In other words, a system based on “Standing out for No” is FAR MORE sensitive to timing, mood, readiness, alertness, etc. compared with “Standing out for Yes”(by the way, another proof for this statement: an item you pick using "Standing out for Yes" will always be one of the things you will pick in a "Standing out for No" system, but this is not true vice-versa). And because of this the first statement is also false: “Standing out for No” in actuality tends to REMAIN EFFECTIVE with time, since you are more inclined to do harder things in the morning where you have more energy, and easier things later in the day.

With these observations, Seraphim, we can safely say that the reasons for the difficulty to sustain "doing whatever we are resisting the most" are exactly the same reasons just discussed: we are running out of resources as we progress throughout the day. But, as you can see, the results are much different from those of a “Standing out for No” system.

Now, how did I come to these conclusions? They come from a perplexity I found while using the modified AF4 I explained above. And it was this: I was dismissing the Closed Lists up to four times in a day, which is very unusual for those who have used vanilla AF4 before. Not only that, but the interval between dismissals was getting shorter as the day progresses. Review of the dismissed items kept on being returned into the list, but I noticed that these reentered tasks usually get acted upon the next day.

Of course the obvious conclusions to these are (1) the modified AF4 is a failure: the dismissal process was working too well for its own good, and AF4 cannot function without a formal dismissal process; and (2) a formal dismissal process based on activity instead of on time cannot work with a “Standing out for No” system. But further analysis of the patterns of dismissal and reentering of dismissed items gave me the further conclusions I discussed about.

So yes the modified AF4 was a successful failure in that it is ultimately ineffective, but it gave me new insights into this new class of systems. I am now on the hunt for a new “Standing out for No” system!
November 1, 2017 at 0:50 | Registered Commenternuntym
Alan Baljeu:

<< I was confused by the phrases "standing out for no" and "standing out for yes" as neither had any definition. I think I figured it out from rereading the previous article, but just letting you know. >>

Yes, it is a continuation of the previous article so the two need to be taken together.

<< Next, a non-quibble: Could you explain what about the NO version was less effective over time? >>

As I said in the article I was referring to one’s mental receptivity to the results.

I have found that the more one practises "standing out" (for YES), the easier it is to get it to work and the more satisfied one is with the results. My problem has always been finding a system which allows standing out to work fully without being restricted by such things as a task's position on the list.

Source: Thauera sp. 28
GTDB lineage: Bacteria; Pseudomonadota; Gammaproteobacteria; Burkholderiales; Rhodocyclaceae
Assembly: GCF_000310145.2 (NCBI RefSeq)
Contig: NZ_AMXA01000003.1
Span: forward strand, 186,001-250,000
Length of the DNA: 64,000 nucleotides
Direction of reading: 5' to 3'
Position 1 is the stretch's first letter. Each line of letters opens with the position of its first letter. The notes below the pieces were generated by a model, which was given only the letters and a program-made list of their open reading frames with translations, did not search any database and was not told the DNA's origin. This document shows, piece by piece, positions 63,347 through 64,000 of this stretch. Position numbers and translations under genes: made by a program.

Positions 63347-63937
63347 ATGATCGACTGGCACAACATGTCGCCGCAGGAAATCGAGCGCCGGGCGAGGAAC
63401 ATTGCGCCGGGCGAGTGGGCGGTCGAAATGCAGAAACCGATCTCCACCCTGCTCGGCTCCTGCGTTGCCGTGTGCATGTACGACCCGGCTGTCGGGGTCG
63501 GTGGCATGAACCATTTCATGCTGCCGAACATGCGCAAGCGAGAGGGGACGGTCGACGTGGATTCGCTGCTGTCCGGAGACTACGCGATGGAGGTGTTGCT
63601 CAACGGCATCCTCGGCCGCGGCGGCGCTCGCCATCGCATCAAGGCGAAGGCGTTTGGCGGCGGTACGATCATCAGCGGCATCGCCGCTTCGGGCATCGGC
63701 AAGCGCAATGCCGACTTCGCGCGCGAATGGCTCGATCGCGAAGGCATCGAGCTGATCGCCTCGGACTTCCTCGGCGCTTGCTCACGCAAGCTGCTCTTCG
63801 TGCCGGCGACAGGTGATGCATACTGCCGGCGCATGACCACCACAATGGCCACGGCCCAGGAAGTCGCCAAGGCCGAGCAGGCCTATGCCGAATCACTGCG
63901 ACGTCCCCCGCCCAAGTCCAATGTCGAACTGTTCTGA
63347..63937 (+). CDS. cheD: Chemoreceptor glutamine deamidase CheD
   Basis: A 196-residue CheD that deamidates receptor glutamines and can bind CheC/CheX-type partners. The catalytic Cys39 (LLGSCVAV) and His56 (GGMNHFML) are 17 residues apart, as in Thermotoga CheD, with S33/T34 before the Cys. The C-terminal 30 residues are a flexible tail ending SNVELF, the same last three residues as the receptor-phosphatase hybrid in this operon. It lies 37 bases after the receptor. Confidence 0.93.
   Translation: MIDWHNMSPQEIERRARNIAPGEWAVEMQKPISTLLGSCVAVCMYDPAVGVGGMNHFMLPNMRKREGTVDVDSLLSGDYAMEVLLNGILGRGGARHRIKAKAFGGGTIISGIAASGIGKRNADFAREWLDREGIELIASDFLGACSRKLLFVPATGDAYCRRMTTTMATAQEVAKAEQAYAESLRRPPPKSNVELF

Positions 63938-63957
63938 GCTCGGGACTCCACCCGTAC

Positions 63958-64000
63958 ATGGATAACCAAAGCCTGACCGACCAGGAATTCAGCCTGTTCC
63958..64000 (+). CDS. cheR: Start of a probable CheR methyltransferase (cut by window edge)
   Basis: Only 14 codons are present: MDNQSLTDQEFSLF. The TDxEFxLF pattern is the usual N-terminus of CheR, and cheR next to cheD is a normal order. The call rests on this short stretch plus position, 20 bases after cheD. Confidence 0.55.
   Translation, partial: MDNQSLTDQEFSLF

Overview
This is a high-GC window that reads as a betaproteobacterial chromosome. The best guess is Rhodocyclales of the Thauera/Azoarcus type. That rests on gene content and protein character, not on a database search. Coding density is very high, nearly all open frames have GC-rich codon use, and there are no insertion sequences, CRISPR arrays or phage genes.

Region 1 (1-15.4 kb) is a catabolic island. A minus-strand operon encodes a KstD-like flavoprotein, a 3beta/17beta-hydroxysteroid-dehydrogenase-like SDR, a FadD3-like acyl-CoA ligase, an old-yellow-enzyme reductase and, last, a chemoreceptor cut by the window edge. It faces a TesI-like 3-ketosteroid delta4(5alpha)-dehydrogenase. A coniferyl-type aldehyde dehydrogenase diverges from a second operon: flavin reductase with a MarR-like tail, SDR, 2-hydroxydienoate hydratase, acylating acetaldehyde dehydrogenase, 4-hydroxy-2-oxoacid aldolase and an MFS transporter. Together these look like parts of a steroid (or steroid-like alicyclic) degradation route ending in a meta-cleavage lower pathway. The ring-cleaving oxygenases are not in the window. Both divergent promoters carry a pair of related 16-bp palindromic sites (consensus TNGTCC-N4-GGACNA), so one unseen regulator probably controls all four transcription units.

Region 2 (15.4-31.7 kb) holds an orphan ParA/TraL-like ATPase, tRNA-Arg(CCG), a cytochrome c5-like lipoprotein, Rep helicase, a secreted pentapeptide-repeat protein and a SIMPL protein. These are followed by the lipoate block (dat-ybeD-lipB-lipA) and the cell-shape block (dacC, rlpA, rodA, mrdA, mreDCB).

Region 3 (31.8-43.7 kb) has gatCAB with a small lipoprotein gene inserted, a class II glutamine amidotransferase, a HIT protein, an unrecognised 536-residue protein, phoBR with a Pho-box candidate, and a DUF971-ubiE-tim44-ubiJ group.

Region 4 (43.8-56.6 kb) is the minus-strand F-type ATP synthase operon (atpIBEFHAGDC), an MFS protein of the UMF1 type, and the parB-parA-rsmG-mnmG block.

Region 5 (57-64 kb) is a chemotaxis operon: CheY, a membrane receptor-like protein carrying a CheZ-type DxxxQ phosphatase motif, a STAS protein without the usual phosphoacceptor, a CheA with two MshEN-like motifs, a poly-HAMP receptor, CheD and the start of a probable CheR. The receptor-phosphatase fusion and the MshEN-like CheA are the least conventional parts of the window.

I find the opposite is true with "standing out for no". Because you are supposed to do every task in order UNLESS it stands out you start to increase the number of tasks that you reject as you get more tired. This results eventually in the NOs coming less from intuition than from your conscious mind. This is actually what nuntym experienced (see his comment above) though he puts a different interpretation on it. He may be right for all I know - no doubt both of us will continue experimenting.
November 1, 2017 at 11:27 | Registered CommenterMark Forster
nuntym:

You quoted me as saying "A system based on “Standing out for No” has a major disadvantage compared with “Standing out for Yes”. This is that it is far less sensitive to timing, mood, readiness, alertness, etc."

What I was actually referring to here was that in a long list the rule that you have to do every task in order UNLESS it stands out means that you can't move rapidly to tasks that are more pressing in the way that you can with a "stand out for Yes" system. At one stage I thought I'd found a way round this, but it didn't work out in the end.

You'll find some further comments on your post in my reply to Alan Baljeu above.
November 1, 2017 at 11:33 | Registered CommenterMark Forster
Mark:

"At one stage I thought I'd found a way round this, but it didn't work out in the end."

Curious to know what that way was. I think the randomizer does get you to newer tasks that often do stand out for yes pretty quickly. 

One thing I know for my way of working is I am not an "eat the frog" guy. I like to build up to the more important tasks, randoming through older pages will often give me that effect.
November 1, 2017 at 13:33 | Unregistered Commentervegheadjones
vegheadjones:

<< One thing I know for my way of working is I am not an "eat the frog" guy. I like to build up to the more important tasks, randoming through older pages will often give me that effect. >>

Same goes for me. But simple scanning older pages gives me that effect too.
November 1, 2017 at 14:12 | Registered CommenterMark Forster
Mark: "What I was actually referring to here was that in a long list the rule that you have to do every task in order UNLESS it stands out means that you can't move rapidly to tasks that are more pressing in the way that you can with a "stand out for Yes" system. At one stage I thought I'd found a way round this, but it didn't work out in the end."

Ah yes in that case I agree with you. A "Standing out for No" system simply cannot work without a way for it to be flexible, that's why I was thinking of combining it with a "Standing out for Yes" process.

Caibre65 gave me an idea in another thread, let me check it out.
November 1, 2017 at 15:09 | Registered Commenternuntym
One way to balance the Standing out for Yes versus No, and ensure that the important things that you don't want to do, have a better chance of getting done, is to work to a ratio (possibly depending on the number of items on your list that you don't want to do).
Tell yourself that for every (say) 2 Yes items, you have to do 1 No item. You can then decide how and when to do these. For example if you start the day doing 2 No items, you know that you can then do 4 Yes items. And if you have already done 4 Yes items, you cannot finish for the day until you have completed 2 No items.
November 2, 2017 at 12:20 | Unregistered CommenterCJ Burley
OK I think I found a good (maybe the best?) way to use "Standing out for no": to kickstart a series of "Standing out for yes" processes, which is the opposite of what I have been doing.
November 4, 2017 at 1:50 | Registered Commenternuntym